PyMata Version 2.07 

(Bug Fix Release)

Now Available on Github and Pypi

Tim Slator identified a bug that manifested itself in an exception being thrown when certain analog pins were being used as digital pins. Tim's fix is incorporated into version 2.07, and tested on an Uno, Leonardo and Mega 2650.

You can obtain the latest changes using pypi or download them here.

Thanks Tim!

Xi Is Now Available on ScratchX

The Scratch team has released an experimental web site that supports hardware extensions for Scratch and a Xi client is available at:

A French translation is available at:

Xi allows Scratch to simultaneously control mulitple Arduino, Raspberry PI and Beagle Bone Black microcontrollers and allow them to share sensor data.

To use these clients, you will need to install the Xi servers that can be found at:

Futures and Coroutines and Loops! Oh my!

I have just published an updated version of esp4s, the project that uses Scratch to interface to an Arduino Esplora microcontroller board. This latest version uses Python 3.4.3 and its associated asyncio library. The new program is called esp4s-aio and is available on Github.

Going from proof of concept to a finished project was not as simple as I had originally thought. The Python documentation for asyncio is really great for reference once you understand how to use the library, but at least for me, was not very instructive for a first time user.

But once I figured out how to convert Pyserial's readline() and write() to "futures", and was able to instantiate and communicate with an aiohttp HTTP server, I was well on my way to finishing the task at hand.

But those weren't my only educational challenges. I also needed to learn how to unit test the code and came upon pytest-asyncio. After asking the package authors several rookie questions, and receiving quick and accurate answers (without any snark I might add) the last pieces of the educational puzzle were in place.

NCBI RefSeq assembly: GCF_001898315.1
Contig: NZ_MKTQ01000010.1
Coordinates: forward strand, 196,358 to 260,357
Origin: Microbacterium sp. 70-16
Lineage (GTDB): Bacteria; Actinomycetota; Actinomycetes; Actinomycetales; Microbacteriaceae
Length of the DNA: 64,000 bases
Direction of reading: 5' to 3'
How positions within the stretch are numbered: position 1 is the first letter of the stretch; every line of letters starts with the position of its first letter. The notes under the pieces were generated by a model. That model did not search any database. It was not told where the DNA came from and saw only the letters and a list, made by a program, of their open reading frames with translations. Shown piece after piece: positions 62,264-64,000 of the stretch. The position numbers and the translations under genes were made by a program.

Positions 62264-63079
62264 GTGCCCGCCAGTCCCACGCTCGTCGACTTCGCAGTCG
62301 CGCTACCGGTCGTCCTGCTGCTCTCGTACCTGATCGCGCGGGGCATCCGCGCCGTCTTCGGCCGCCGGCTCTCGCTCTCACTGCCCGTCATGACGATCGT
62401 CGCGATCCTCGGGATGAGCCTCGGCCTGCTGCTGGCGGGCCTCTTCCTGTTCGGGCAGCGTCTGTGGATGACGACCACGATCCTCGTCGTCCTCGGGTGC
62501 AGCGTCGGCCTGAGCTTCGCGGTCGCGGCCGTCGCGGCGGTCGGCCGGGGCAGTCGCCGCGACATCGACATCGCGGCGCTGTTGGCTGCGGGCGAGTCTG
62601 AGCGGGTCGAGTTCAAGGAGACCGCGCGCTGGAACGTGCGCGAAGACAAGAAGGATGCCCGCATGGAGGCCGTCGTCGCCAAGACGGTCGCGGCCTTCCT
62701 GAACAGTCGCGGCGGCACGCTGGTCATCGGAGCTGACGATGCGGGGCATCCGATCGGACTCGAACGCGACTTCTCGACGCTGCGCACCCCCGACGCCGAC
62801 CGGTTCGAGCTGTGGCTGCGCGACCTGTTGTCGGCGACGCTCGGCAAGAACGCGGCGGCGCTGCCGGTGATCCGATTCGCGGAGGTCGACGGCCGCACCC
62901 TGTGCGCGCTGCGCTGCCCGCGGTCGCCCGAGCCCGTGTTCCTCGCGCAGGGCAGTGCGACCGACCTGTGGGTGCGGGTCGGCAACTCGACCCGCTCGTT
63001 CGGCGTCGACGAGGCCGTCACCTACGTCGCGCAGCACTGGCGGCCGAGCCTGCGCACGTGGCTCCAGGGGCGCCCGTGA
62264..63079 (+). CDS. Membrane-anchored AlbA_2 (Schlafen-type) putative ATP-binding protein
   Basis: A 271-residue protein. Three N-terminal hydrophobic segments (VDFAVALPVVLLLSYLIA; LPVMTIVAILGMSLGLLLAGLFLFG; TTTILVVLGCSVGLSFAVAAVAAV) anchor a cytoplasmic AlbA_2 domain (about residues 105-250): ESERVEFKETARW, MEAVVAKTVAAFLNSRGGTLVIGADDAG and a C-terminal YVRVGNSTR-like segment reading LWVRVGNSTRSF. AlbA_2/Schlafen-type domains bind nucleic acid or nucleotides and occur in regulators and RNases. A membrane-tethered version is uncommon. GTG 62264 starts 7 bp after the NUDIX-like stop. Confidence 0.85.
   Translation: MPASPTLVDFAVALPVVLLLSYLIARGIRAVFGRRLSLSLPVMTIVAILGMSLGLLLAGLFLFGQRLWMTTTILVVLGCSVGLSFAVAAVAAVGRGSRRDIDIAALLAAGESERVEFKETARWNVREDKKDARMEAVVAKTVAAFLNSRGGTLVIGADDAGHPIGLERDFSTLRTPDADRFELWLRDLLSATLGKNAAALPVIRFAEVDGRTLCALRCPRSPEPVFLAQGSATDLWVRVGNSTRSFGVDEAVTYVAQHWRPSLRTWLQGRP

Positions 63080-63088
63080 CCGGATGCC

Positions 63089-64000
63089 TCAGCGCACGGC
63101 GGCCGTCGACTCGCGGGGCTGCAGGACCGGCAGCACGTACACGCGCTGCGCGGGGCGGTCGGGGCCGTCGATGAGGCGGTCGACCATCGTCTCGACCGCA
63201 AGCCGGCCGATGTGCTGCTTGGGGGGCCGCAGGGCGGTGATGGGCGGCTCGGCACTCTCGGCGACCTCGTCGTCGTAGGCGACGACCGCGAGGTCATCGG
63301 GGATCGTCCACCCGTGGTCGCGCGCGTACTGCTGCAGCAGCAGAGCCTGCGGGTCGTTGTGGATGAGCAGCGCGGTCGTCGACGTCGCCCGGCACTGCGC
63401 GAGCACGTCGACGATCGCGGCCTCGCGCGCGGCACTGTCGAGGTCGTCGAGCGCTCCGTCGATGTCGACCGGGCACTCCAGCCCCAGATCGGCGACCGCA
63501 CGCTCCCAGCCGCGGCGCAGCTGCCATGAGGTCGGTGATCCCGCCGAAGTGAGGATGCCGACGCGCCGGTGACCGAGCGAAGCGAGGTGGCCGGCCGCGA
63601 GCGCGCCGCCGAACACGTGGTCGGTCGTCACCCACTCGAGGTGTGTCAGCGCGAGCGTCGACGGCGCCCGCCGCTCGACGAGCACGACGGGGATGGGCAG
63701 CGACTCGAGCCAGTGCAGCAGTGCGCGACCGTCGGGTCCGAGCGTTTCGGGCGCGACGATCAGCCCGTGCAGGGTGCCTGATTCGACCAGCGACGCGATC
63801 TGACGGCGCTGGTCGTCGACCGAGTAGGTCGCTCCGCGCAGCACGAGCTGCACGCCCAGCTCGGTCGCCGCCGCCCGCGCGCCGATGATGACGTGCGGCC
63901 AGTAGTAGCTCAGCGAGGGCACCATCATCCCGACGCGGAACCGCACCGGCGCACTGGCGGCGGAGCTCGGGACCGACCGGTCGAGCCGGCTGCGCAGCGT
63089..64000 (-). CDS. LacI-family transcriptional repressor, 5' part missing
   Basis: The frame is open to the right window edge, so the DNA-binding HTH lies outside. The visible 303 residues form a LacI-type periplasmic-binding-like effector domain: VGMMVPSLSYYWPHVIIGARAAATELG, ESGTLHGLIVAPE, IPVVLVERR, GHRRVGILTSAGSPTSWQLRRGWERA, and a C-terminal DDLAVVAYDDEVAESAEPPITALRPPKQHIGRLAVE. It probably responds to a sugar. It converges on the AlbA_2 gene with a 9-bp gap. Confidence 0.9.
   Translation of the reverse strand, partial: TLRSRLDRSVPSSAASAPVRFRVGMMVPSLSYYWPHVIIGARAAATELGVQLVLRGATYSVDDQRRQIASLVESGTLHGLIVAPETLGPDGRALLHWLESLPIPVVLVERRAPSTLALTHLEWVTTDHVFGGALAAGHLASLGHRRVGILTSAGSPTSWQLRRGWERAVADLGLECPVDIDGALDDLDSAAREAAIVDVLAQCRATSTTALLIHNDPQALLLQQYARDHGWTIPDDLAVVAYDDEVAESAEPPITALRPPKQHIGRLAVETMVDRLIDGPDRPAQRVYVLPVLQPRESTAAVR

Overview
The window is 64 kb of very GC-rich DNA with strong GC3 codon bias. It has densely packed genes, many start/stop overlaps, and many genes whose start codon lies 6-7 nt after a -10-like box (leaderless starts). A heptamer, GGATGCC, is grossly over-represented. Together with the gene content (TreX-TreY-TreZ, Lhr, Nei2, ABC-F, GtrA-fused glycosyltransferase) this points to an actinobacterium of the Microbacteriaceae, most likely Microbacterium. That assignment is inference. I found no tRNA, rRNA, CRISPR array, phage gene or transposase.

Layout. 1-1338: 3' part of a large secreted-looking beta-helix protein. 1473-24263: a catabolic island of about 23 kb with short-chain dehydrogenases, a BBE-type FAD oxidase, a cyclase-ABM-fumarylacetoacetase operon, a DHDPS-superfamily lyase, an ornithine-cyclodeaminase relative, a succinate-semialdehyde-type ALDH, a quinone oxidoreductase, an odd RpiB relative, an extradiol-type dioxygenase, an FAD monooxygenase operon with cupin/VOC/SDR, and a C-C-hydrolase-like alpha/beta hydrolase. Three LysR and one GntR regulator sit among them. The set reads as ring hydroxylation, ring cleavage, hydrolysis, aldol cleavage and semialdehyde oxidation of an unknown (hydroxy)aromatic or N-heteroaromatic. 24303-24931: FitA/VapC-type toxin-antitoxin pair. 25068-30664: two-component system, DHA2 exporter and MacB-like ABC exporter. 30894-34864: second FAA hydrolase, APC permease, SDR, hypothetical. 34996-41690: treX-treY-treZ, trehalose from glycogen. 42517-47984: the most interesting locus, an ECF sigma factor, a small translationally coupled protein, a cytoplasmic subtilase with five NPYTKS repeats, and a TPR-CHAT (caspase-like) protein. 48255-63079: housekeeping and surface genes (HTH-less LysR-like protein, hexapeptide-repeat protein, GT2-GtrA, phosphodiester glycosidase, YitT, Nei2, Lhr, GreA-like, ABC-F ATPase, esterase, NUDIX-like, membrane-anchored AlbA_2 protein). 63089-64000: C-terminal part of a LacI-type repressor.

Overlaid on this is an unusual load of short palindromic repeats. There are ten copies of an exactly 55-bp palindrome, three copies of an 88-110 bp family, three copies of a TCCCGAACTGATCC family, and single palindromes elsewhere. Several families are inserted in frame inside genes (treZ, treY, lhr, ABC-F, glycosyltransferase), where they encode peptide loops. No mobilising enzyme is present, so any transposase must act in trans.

Now on to the code. I started with the same architectural design I used for the original esp4s. However, working through the code, I quickly realized that I could take a simpler, more sequential code flow approach than I used for the original multi-threaded esp4s project. This not only simplified the design, but the testing and debugging, as well.

One very major design departure from the original project, was to go from having the Esplora pushing out all sensor data every 25 ms. to a polled approach.I was concerned that performance would suffer but that turned out not to be the case. 

Now on to the results. I used a common Scratch script called test.sb2, ( which is provided in the esp4s-aio distribution) to compare esp4s and esp4s-aio. The Scratch script toggles an LED on the Esplora while concurrently displaying status for all 16 Esplora sensors. Scratch polls for status data at a rate of approximately 30 times per second.

It was interesting to find that the esp4s-aio version shows no display lag as sensor data varies, but the original version does (which means that the design of the original was sub-optimal). 

However, more dramatic was the difference in CPU utilization. First, here is  CPU utilization for the original:

And now the CPU utilization for esp4s-aio:

In this graph, the first 20 seconds are before Scratch was started and esp4s-aio is running idle. The increase begins when the Scratch script starts polling for data.

So overall, I am very pleased with the results, and plan to use asyncio coroutines for several future projects.  Since my projects tend to be more I/O intensive than CPU intensive, asyncio and coroutines are definitely in my future.